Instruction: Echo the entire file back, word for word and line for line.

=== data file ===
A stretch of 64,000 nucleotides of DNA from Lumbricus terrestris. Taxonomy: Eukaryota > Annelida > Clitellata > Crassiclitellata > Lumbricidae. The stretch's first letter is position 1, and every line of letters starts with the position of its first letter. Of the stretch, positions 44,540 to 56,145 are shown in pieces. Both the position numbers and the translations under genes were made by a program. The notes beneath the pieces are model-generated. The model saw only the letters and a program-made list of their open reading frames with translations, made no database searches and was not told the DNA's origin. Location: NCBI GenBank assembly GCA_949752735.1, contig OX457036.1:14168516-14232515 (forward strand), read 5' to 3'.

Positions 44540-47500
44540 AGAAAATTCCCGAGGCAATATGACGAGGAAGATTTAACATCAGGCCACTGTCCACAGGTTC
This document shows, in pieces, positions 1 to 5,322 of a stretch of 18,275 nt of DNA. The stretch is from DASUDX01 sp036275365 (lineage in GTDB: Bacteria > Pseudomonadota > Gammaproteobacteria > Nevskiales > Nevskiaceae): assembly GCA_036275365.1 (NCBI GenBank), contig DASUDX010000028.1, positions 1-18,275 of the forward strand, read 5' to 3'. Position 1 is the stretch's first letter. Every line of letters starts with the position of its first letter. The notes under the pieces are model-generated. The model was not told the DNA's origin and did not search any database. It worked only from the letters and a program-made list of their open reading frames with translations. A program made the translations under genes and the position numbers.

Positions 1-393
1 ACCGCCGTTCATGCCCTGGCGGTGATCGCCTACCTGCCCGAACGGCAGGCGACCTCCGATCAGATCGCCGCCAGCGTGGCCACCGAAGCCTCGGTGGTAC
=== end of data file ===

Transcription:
A stretch of 64,000 nucleotides of DNA from Lumbricus terrestris. Taxonomy: Eukaryota > Annelida > Clitellata > Crassiclitellata > Lumbricidae. The stretch's first letter is position 1, and every line of letters starts with the position of its first letter. Of the stretch, positions 44,540 to 56,145 are shown in pieces. Both the position numbers and the translations under genes were made by a program. The notes beneath the pieces are model-generated. The model saw only the letters and a program-made list of their open reading frames with translations, made no database searches and was not told the DNA's origin. Location: NCBI GenBank assembly GCA_949752735.1, contig OX457036.1:14168516-14232515 (forward strand), read 5' to 3'.

Positions 44540-47500
44540 AGAAAATTCCCGAGGCAATATGACGAGGAAGATTTAACATCAGGCCACTGTCCACAGGTTC
This document shows, in pieces, positions 1 to 5,322 of a stretch of 18,275 nt of DNA. The stretch is from DASUDX01 sp036275365 (lineage in GTDB: Bacteria > Pseudomonadota > Gammaproteobacteria > Nevskiales > Nevskiaceae): assembly GCA_036275365.1 (NCBI GenBank), contig DASUDX010000028.1, positions 1-18,275 of the forward strand, read 5' to 3'. Position 1 is the stretch's first letter. Every line of letters starts with the position of its first letter. The notes under the pieces are model-generated. The model was not told the DNA's origin and did not search any database. It worked only from the letters and a program-made list of their open reading frames with translations. A program made the translations under genes and the position numbers.

Positions 1-393
1 ACCGCCGTTCATGCCCTGGCGGTGATCGCCTACCTGCCCGAACGGCAGGCGACCTCCGATCAGATCGCCGCCAGCGTGGCCACCGAAGCCTCGGTGGTAC